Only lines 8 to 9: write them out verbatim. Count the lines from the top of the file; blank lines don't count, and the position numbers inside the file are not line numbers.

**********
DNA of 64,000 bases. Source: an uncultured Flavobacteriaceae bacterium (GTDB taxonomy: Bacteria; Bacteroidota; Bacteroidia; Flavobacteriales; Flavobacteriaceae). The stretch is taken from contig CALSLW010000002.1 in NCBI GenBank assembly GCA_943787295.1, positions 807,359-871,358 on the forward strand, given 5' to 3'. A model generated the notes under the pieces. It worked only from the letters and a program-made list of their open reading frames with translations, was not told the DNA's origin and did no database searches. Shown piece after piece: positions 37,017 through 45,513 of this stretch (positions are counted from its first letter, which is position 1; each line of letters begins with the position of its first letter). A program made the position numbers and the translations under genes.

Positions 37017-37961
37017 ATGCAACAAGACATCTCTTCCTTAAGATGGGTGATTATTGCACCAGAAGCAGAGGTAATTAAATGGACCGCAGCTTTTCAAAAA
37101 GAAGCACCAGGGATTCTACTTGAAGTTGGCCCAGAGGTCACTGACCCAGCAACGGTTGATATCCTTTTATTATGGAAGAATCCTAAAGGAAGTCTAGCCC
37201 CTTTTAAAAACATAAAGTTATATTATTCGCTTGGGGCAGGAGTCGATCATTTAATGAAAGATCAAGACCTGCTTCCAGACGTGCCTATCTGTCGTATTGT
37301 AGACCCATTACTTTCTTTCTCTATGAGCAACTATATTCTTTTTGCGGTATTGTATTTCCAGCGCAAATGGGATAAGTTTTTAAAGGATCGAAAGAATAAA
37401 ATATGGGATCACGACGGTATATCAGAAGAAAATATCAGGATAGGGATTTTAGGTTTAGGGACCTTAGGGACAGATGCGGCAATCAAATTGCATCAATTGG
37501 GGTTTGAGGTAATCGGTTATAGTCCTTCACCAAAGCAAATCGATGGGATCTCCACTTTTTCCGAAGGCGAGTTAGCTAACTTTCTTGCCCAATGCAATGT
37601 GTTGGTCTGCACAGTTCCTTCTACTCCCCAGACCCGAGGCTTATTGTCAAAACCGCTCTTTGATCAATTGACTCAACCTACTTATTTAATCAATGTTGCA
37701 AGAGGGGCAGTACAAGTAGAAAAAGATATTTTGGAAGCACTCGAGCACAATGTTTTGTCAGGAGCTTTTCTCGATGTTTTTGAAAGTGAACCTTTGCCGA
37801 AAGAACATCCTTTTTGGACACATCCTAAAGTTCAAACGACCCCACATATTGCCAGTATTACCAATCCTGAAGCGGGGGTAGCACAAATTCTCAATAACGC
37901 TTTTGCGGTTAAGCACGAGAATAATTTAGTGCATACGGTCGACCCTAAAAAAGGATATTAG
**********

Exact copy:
37501 GGTTTGAGGTAATCGGTTATAGTCCTTCACCAAAGCAAATCGATGGGATCTCCACTTTTTCCGAAGGCGAGTTAGCTAACTTTCTTGCCCAATGCAATGT
37601 GTTGGTCTGCACAGTTCCTTCTACTCCCCAGACCCGAGGCTTATTGTCAAAACCGCTCTTTGATCAATTGACTCAACCTACTTATTTAATCAATGTTGCA